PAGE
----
I'm developing an iPhone app that plays audio in the background. I want the audio to keep playing if the user locks the screen, but pause if they decide to switch to another app (by pressing the home button).

On iOS 4 there was no problem because the app would go into the inactive state when the screen was locked and only be moved to the background if the home button was pressed. On iOS 5 when the screen is locked the app is now also moved into the background, so it seems it is no longer possible to tell the difference between the two states. Is there a solution to this problem?

  • This is an annoying issue because any google search returns the ios5 notification center. Ideally we could find a list of all of the system notifications we have the ability to register for and hope something pops up – Rich86man Dec 10 '11 at 18:06
  • The OS will take care of that for you as long as you configure your audio session accordingly, or so it seems (I'm not an audio programmer). If you search for "screen lock" in the docs, you'll find information that should help you in the Audio Session Programming Guide (Audio Session Cookbook). – Bored Astronaut Dec 13 '11 at 15:39

You can distinguish these two cases by checking the applicationState property of UIApplication. It will be set to UIApplicationStateInactive for an application that did enter background because of the lock screen, and to UIApplicationStateBackground otherwise.

- (void)applicationDidEnterBackground:(UIApplication *)application
    UIApplicationState state = [application applicationState];
    if (state == UIApplicationStateInactive) {
        NSLog(@"Sent to background by locking screen");
    } else if (state == UIApplicationStateBackground) {
        NSLog(@"Sent to background by home button/switching to other app");

Loooking for UIApplicationState when applicationDidEnterBackground is fired has worked nicely. Sadly, this has been changed now.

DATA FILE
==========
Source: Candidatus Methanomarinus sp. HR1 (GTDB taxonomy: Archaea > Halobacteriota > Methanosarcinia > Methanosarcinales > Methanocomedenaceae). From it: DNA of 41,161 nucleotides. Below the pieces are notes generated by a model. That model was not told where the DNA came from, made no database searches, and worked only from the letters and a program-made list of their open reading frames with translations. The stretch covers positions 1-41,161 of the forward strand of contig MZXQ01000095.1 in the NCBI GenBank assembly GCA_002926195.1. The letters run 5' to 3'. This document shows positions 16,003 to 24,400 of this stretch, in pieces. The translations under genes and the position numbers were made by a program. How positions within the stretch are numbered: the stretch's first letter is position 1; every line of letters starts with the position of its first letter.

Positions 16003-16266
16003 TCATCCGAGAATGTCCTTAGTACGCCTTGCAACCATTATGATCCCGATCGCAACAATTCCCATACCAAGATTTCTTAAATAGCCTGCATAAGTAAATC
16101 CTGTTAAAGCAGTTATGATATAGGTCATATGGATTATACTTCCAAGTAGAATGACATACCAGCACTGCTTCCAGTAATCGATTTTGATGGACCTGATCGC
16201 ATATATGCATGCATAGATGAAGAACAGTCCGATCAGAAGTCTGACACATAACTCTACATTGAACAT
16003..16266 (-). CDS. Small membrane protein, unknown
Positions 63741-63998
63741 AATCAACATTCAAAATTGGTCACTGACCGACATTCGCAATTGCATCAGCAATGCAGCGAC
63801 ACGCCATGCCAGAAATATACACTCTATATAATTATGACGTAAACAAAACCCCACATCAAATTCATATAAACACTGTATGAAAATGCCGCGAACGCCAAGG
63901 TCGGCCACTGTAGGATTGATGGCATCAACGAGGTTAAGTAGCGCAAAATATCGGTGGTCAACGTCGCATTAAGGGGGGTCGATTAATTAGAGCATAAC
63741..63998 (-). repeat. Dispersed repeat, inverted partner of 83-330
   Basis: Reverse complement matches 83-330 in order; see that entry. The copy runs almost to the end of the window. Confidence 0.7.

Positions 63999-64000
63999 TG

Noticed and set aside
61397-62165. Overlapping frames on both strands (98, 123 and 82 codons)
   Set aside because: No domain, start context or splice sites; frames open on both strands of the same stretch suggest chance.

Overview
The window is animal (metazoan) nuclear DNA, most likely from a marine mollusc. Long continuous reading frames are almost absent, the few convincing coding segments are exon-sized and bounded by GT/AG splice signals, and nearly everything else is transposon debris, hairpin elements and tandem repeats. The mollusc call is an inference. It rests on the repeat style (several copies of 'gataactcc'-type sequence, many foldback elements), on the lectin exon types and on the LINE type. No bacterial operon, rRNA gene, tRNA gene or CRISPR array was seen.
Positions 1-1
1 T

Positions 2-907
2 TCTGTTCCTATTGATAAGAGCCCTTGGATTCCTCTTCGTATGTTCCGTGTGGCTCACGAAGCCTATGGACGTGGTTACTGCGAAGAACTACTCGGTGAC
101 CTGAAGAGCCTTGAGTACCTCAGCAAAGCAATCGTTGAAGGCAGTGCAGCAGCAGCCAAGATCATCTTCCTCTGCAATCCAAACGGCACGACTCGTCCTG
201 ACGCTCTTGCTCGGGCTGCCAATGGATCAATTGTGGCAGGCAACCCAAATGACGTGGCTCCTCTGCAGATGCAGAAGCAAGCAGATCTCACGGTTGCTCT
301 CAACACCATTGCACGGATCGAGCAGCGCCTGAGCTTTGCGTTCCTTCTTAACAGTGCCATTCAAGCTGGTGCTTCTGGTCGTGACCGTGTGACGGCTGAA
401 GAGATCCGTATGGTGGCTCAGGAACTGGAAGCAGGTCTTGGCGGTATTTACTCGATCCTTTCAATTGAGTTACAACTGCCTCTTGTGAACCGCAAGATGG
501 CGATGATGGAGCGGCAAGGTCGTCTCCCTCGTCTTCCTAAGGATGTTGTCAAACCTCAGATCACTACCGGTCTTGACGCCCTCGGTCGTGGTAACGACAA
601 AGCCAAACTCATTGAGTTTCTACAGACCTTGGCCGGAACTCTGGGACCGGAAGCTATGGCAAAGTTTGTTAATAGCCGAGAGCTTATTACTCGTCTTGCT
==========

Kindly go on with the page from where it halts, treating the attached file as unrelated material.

When I compile my app with XCode5 to support all iOS7 stuff (but still build target is set to 5.0), locking screen gives now state UIApplicationStateBackground, when earlier I did get UIApplicationStateInactive.

I asked this from Apple support and they confirmed, this is how it will work from now on. So, there is no way to detect if user pressed Home or Screen lock. This is sad since I had really good use case for detecting it.

PS. My app that has been built with XCode 4 still works old way also when run on iOS7.

  • Could you add a link to your dev forum post? It will be useful for those with access. – Abizern Nov 9 '13 at 13:49

I have found a better way to do this thing.

Differentiate between screen lock and home button press on iOS7

This can help you both on iOS5 & iOS6 & iOS7 device :).But it don't work at iOS Simulator.

You can get [[UIApplication sharedApplication] applicationState] to judge whether it is lock screen or home button with UIApplicationStateInactive and UIApplicationStateBackground before iOS7.

But these became the same state UIApplicationStateBackground on iOS7, and you can judge it through screen brightness.

The screen brightness should be 0 when in lock screen state; otherwise, it is home button state.

You can put the code snippet in - (void)applicationDidEnterBackground:(UIApplication *)application